Thursday, April 30, 2015

Black Thread

Stash lives in my home in many forms, from fabrics to books, and of course to thread. Funny, the Webster definition of 'stash' is to store something safely and secretly in a specified place, usually a secret place for future use. The first known use of the word was in 1797. Synonyms are fun too: Cache, hoard, stockpile, salt away, squirrel (away), treasure.

Reminds me of 'secret toast' that you make late at night when no one is around, as if anyone cares. Secrets are fun for some folks, though my stash hardly qualifies as secret any more with all the posts I've made about it. I guess I am not into secrets, or mysteries. I do eat my words about those mystery quilts after they finally get finished and love watching Sherlock Holmes.

Thread from Lee's estate is almost used up, almost and not yet done. I've gone through most of the lighter colors. Sometimes its just the outer layers of a spool, exposed to years of light and temperature stress that fail a 'tug test'. I've read that you can get the spools damp, put them in baggies and freeze them overnight to rehydrate. Not sure about that because I am not the original owner. If I have doubts about it, I will use the spool to do hand basting.

Of course, I have added to the stash as need prevailed, yet some spools, like some of her fabrics, are interesting choices. Did she buy them just to have them or did she have a specific use? No clue. My task is to repurpose and use up what I have. 

Spools of black thread were next on my list and worked for blocks made yesterday and seams for the cat blocks. I did simple grids on a few holiday mug rugs and finished out the spool on more cat blocks before stopping for the day.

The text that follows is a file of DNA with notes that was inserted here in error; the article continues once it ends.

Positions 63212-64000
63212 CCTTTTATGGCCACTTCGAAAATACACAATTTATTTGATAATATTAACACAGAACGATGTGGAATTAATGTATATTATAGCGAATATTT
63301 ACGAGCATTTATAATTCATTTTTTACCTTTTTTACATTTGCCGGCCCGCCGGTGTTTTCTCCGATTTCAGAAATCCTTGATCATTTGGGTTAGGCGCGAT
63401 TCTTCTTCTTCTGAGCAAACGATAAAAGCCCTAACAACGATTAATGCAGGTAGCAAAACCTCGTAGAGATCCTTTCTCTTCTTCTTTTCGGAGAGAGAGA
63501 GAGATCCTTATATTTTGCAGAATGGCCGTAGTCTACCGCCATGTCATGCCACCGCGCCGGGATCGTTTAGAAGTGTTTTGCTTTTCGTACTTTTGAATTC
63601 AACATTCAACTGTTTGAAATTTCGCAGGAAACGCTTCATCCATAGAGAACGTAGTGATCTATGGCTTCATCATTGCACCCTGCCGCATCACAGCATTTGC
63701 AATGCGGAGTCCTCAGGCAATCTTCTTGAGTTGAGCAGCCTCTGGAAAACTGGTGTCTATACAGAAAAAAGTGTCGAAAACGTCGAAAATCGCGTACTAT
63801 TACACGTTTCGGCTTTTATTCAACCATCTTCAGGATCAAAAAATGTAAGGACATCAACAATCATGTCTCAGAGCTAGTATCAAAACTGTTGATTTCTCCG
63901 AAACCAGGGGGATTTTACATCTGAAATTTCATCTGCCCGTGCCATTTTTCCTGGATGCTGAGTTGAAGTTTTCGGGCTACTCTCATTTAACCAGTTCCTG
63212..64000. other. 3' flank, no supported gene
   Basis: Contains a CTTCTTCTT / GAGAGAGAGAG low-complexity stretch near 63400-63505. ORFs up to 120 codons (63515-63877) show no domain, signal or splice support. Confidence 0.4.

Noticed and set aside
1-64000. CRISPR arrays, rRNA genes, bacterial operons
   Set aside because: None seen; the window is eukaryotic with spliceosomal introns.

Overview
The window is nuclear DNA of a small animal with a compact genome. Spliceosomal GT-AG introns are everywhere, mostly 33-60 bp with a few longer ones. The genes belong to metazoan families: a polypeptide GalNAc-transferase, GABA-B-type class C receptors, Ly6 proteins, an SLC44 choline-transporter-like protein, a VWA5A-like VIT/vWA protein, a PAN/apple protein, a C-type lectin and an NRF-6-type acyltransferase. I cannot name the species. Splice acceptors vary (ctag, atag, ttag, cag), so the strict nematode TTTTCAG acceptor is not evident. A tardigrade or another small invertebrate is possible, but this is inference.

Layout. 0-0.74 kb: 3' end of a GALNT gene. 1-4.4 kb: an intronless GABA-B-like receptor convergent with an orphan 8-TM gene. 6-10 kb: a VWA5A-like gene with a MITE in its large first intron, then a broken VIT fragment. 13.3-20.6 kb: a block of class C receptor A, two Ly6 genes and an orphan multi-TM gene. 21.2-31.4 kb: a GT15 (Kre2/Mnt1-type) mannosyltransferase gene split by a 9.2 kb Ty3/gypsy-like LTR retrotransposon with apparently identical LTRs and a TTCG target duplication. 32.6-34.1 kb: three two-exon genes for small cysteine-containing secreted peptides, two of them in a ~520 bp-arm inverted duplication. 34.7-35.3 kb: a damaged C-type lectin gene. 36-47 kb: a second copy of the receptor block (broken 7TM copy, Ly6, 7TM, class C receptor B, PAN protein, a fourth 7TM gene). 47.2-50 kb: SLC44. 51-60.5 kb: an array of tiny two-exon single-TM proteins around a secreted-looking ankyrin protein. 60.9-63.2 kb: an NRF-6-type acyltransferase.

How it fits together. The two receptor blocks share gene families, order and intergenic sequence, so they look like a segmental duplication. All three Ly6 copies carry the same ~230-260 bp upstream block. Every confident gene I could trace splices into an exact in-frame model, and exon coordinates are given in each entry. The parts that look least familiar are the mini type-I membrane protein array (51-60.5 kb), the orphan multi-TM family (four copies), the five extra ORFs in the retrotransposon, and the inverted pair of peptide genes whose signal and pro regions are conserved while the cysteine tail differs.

After pinning the blocks for the Constellation quilt, I realized that its got too much white on it for me to feel comfortable using a color like black that might show. I set it aside until I can get into town and buy some off-white.

Its not that I think more of off-white than I do the colors, but the recipients I send to are more traditionalists and would not welcome any sort of mis-matching. I love the richness of color, especially black which I see as making other colors pop. Yet, like all things, it has its place.

As I think of the secrecy of a stash, it reminds me more of my inner universe and the secrets of thoughts which are visions yet to be made manifest. I bless Lee and all her visions and all the quilts she made. Her mind is a mystery to me; what she considered, how she chose what she bought. I see her smile, and remember her passion for quilting. Those things I do know and do remember. 

Wednesday, April 29, 2015

Its In The Stars

Stars shine so close here in the mountain valley that it feels like you can reach out and touch them. The science of Astronomy has much to teach about life. For instance, 'keep shining', 'look up', and 'shine your light of truth through whatever clouds come your way'. I like stars.

The Constellation Stars are laid out for the next quilt on my to-do list. Its going to be a play of the light and dark of hourglass blocks against the colors of the stars. I want to look at them for a day or two just to make sure I like the layout. I'll add the hourglass blocks as soon as I am sure that it will work.

My light thread for my machine is spent, so I am using black until I can get to the store later this week. This block is going in my personal B&W bed (with color) runner. It needs a stem in the lower corner with the tie-in fabric. I make up an extra when I do the swaps so the kinks can get worked out.